Senators and House members dole out lots of cash. What's that about?
ASK THIS | October 12, 2004
Through so-called "leadership PACs," Tom DeLay, Hillary Clinton and others in Congress raise money and pass it on to colleagues. What do they get in return?
By Elaine S. Povich
- To whom do DeLay, Clinton and others with huge leadership PACs give money?
- From your best reporting, what do they get in return? Loyalty? Votes? Support for other candidates?
- To politicians who get the money: Do you know where it came from? Would it surprise you to know that it came from fill-in-the-blank industry? Is that important to you? Why, or why not?
Tom DeLay’s Political Action Committee, "Americans for a Republican Majority," with receipts of $1.8 million, got a $5,000 contribution last year from Anthony Alexander, president of First Energy Corp. of Ohio, which was directly involved in the August, 2003, massive blackout in the Northeast. Nothing wrong with that.
DeLay’s PAC, then, turned around and gave $5,000 to Rep. Billy Tauzin (R-La.), chairman of the House Commerce Committee (it used to be called the Energy and Commerce committee). Nothing wrong with that either, on the surface.
But, and here’s the question – What, if anything, did that money have to do with the fact that – despite lots of bluster about changing the energy rules in the nation and revamping the nation’s power grid which controls electricity – NOTHING was passed in Congress this year that would require energy companies like First Energy to do ANYTHING?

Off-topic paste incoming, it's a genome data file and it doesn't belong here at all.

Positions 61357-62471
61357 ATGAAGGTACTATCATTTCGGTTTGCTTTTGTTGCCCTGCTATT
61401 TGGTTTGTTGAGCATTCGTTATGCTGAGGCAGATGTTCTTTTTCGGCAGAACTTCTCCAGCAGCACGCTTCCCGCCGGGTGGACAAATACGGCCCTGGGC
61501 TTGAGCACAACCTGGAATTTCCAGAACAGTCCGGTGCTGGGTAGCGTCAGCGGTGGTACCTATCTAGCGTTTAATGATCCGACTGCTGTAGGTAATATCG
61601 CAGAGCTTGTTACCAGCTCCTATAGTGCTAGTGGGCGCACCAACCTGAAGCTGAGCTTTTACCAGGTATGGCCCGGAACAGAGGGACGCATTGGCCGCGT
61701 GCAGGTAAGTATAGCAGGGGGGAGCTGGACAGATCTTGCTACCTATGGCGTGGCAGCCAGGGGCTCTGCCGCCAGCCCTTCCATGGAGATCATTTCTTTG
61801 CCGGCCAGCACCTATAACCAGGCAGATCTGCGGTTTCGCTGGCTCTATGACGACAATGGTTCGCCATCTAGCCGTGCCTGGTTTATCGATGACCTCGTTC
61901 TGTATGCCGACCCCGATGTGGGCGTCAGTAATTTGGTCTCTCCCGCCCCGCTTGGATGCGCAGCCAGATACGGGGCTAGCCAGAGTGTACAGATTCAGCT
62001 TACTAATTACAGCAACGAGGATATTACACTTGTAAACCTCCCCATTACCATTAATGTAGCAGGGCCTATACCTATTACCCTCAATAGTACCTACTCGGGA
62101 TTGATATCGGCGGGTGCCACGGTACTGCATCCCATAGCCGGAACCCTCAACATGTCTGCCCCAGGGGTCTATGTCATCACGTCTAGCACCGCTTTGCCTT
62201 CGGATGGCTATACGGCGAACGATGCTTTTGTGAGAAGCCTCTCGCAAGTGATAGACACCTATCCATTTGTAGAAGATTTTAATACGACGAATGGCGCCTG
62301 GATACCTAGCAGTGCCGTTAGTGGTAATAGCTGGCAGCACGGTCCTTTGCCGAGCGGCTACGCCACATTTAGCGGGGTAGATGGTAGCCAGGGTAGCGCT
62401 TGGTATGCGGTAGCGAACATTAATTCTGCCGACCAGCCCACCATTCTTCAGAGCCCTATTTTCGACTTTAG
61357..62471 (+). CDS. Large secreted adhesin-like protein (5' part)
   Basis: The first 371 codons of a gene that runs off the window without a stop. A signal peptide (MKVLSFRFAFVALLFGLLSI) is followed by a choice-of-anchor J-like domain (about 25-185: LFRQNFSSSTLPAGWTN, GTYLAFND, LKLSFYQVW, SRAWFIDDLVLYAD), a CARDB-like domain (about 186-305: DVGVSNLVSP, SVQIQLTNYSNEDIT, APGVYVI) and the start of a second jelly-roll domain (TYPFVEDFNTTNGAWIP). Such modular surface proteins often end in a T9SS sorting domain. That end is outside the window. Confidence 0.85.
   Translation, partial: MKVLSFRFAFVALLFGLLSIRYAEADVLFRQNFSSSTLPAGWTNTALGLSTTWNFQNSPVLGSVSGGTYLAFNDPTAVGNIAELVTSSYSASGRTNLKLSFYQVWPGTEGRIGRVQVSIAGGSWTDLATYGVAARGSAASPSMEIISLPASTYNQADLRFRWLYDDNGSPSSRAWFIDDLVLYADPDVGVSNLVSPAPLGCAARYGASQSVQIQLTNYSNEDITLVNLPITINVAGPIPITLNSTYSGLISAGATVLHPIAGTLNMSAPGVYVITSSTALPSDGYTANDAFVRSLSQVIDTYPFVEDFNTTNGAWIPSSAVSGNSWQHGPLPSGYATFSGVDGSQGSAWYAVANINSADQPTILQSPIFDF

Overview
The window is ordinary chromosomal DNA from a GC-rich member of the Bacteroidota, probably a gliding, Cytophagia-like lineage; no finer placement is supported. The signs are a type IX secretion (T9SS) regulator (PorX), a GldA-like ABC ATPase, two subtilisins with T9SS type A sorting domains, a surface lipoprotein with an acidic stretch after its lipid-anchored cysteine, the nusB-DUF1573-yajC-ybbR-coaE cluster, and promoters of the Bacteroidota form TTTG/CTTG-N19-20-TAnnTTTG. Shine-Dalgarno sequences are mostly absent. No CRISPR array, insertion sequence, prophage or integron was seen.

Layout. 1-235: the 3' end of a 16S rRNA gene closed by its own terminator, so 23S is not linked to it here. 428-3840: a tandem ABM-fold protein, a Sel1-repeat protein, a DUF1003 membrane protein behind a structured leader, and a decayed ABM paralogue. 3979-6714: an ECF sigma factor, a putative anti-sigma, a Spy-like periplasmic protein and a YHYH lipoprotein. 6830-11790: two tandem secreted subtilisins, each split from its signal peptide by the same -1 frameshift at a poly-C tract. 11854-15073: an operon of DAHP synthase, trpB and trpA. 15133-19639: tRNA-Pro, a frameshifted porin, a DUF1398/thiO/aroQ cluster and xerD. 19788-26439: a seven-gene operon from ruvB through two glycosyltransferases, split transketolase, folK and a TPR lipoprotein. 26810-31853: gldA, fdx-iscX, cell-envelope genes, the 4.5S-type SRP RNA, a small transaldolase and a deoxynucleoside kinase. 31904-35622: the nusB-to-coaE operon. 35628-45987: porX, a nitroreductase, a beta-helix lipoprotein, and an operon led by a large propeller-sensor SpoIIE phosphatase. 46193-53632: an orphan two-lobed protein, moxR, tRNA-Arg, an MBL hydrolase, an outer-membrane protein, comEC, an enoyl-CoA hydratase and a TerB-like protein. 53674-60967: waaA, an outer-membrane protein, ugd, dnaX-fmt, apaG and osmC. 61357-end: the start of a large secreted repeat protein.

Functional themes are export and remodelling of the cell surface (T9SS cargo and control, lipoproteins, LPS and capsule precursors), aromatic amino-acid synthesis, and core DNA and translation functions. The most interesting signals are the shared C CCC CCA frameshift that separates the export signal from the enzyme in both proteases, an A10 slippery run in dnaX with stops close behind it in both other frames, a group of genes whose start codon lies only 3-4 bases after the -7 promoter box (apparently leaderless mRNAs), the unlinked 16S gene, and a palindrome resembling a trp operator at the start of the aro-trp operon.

DeLay has a long history of throwing his money around – a tactic that may finally have caught up with him. When he was first running for House leadership in 1994, he campaigned in the districts of 25 House incumbents and, more importantly, doled out $2 million to House candidates – more than twice as much as his two opponents, Reps. Bill McCollum of Florida and Robert Walker of Pennsylvania. Any wonder why his colleagues voted him whip?
Recently, DeLay was recently cited by the House ethics committee (formally the Committee on Standards of Official Conduct) for implying to Kansas-based Westar Energy, Inc., that contributing to DeLay’s PAC would give them influence over energy legislation.
Is that the kind of influence individuals or firms think they are getting when they give to DeLay's PAC, despite the fact that it’s against House rules?
DeLay also was recently cited by the House ethics committee for improperly trying to influence Rep. Nick Smith’s vote on the Medicare prescription drug bill by offering him $100,000 for his son’s campaign. (Smith is retiring, and his son lost in a primary in an attempt to gain the seat.)
Q: For DeLay? Where would that money have come from? From your leadership PAC?
Clinton's Leadership PAC
The PAC of Sen. Hillary Rodham Clinton, Hillpac, took in more than $2 million through the middle of September 2004. It includes many donors from the financial industry, a natural because she represents New York, the nation’s financial center. She, in turn, gave away thousands of dollars to candidates, including $10,000 to Barack Obama, the Illinois Democrat who is likely to win a Senate seat in November. Do you suppose he might try to boost Chicago’s financial industry over New York’s? That might not be a good thing for all those financial contributors who gave cash to Hillary hoping to help their businesses. Is this the law of unintended consequences?
Ask the donors: Did you get your money’s worth? Did you know that some of your money went to other Democrats? Does that surprise you? Will it influence your decisions to donate in the future?
All of these figures and many, many more can be found on the Web site of the Center for Responsive Politics, which tracks and parses political donations.